The addiction element is ushered in with the aid of a parallel storyline, which sees redheaded doper Nicole (Kelly Reilly) hit rock bottom just as Whip's plane meets the earth. It's a familiar scenario, complete with an empty needle alongside a passed-out, overdosed beauty, and the character is largely superfluous in the long run. But when Nicole winds up in the same Georgia hospital as Whip, and initiates a romance that surely violates the recovery code of ethics (she kicks her habit; his gets worse), the pilot gets his first glimpse of a way out, sharing life with someone shaking off his sort of wretched existence. Of course, Whip is also facing the threat of a literal prison, as post-crash toxicology reports reveal his high-on-the-job misdeeds, which included downing three mini Smirnoff bottles just outside the cockpit. Hugh Lang (Don Cheadle), a subtly venomous, all-star defense attorney, assures Whip that he'll get the reports dropped, but there's still the matter of those bottles, which were found in the wrecked plane's garbage. A push-pull of moral obligation is a key component of Flight's dramatic wings, as Whip's lie-fueled freedom would be as much a face-saving victory for the union and airline as it would a jail-time deterrent (if convicted, he could face life behind bars for multiple counts of manslaughter). Did Whip's drinking and drug use have anything to do with the accident? Would everyone have lived if he'd been lucid? Can he pilot his way out of a damning sentence too?
"No one else could have landed that plane like I did," Whip repeatedly insists. And, indeed, Lang informs his client that the National Transportation Safety Board (NTSB) conducted numerous simulated reenactments, with each (sober) pilot crashing the aircraft every time. Having already shaped a compelling screenplay out of, reportedly, his two greatest fears (succumbing to addiction and dying in a plane crash), Gatins deserves applause for weaving in his endorsement of questioning our heroes, who are no more above the law than the hoi polloi they save. Whip is initially shocked that he's even being questioned, which is perfect, because, as an addict, he already has a rock-hard sense of entitlement. Flight proceeds to chip off that persona, and it's eerily canny in illustrating the way that addicts behave. Tucked away from the public with an illness that's inherently isolating, Whip wallows in drunken home-movie viewings on his family's farm, where Nicole warms his bed and watches his undoing. There's no levity in his benders, nor in a visit he makes to his ex-wife and son, wherein, rather than throwing a commonplace tantrum, he playfully and heartbreakingly strong-arms his kid into a hug, only to scare the shit out of the family he's lost.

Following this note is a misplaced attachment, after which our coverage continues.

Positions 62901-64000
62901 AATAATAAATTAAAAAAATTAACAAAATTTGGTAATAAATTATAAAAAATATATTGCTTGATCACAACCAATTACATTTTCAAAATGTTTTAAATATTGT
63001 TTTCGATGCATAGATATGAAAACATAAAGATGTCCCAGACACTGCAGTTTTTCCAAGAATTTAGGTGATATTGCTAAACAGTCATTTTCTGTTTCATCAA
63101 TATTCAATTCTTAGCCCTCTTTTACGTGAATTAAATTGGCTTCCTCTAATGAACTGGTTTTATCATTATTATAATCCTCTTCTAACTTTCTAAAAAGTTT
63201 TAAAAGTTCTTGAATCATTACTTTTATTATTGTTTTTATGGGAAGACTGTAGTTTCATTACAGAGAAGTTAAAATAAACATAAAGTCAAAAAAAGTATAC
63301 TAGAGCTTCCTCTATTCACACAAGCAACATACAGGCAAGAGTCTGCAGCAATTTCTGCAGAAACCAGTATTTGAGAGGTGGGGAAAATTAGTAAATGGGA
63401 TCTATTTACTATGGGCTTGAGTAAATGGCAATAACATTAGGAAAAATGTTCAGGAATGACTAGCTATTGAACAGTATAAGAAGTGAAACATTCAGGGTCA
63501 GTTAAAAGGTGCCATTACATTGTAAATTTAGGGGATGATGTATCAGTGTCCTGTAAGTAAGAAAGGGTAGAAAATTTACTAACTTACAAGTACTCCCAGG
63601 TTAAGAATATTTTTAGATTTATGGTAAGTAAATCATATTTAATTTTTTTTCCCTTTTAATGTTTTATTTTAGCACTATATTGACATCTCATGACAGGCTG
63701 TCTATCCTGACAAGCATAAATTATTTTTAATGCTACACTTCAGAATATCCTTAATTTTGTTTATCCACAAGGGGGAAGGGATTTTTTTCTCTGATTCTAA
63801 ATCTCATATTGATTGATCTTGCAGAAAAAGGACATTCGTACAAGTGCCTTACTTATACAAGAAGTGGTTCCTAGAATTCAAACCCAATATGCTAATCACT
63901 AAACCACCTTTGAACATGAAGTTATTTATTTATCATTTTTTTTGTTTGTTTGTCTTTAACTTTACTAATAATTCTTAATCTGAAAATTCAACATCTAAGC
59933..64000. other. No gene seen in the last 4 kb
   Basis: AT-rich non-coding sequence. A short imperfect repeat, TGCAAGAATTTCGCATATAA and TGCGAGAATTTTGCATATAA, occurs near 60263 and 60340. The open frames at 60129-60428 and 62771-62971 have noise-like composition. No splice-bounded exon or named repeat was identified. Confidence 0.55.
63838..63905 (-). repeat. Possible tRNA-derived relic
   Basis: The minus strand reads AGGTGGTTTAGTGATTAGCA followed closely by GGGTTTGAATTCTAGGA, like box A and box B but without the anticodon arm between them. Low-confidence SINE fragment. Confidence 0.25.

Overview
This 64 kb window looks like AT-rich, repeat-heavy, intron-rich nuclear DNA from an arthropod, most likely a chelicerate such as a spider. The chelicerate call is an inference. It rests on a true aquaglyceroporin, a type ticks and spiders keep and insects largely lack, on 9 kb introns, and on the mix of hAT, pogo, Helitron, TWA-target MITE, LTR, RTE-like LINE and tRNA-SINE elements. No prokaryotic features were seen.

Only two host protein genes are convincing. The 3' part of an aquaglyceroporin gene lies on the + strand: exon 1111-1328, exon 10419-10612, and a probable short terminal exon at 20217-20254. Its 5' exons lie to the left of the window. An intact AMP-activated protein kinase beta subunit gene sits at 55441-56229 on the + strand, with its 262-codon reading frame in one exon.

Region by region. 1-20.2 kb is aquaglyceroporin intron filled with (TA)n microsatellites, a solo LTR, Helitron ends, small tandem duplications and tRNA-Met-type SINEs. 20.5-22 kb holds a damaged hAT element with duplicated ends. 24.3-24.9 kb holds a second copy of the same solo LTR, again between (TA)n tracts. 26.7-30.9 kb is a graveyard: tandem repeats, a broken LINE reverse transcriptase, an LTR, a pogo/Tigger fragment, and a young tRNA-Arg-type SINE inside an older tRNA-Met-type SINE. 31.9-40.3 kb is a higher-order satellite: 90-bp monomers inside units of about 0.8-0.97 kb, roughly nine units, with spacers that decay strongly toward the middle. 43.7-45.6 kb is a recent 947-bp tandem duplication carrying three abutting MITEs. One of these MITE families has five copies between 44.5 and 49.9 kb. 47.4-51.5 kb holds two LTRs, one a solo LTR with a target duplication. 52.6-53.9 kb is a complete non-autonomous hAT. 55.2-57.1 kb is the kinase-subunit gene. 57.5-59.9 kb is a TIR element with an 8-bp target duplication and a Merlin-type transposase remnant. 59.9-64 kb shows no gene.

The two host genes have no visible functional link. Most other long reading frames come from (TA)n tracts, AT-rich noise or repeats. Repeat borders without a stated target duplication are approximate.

Washington hits you in the gut with every beat, making Flight near-transcendent even when a hippie dealer (played by John Goodman, the year's go-to human laugh track) nudges the film off its forthright trajectory. There's a beautiful nighttime scene that precedes Whip's NTSB hearing. It takes place in a hotel, where Whip's booze-sweeped room is unexpectedly joined to another, unoccupied and equipped with a fully stocked mini-fridge. After hearing the tap of a faulty dead bolt and entering the room, Whip glances out a window and sees an airplane dart across the dark sky. He hears the fridge hum to life before opening it to find its glowing stash. It's not the end of the film, but it's Zemeckis's poetic, wordless peak, a nerve-jangling hinge moment that sums up the plight of this pilot/addict/man, who, to survive, must let go of the controls and surrender.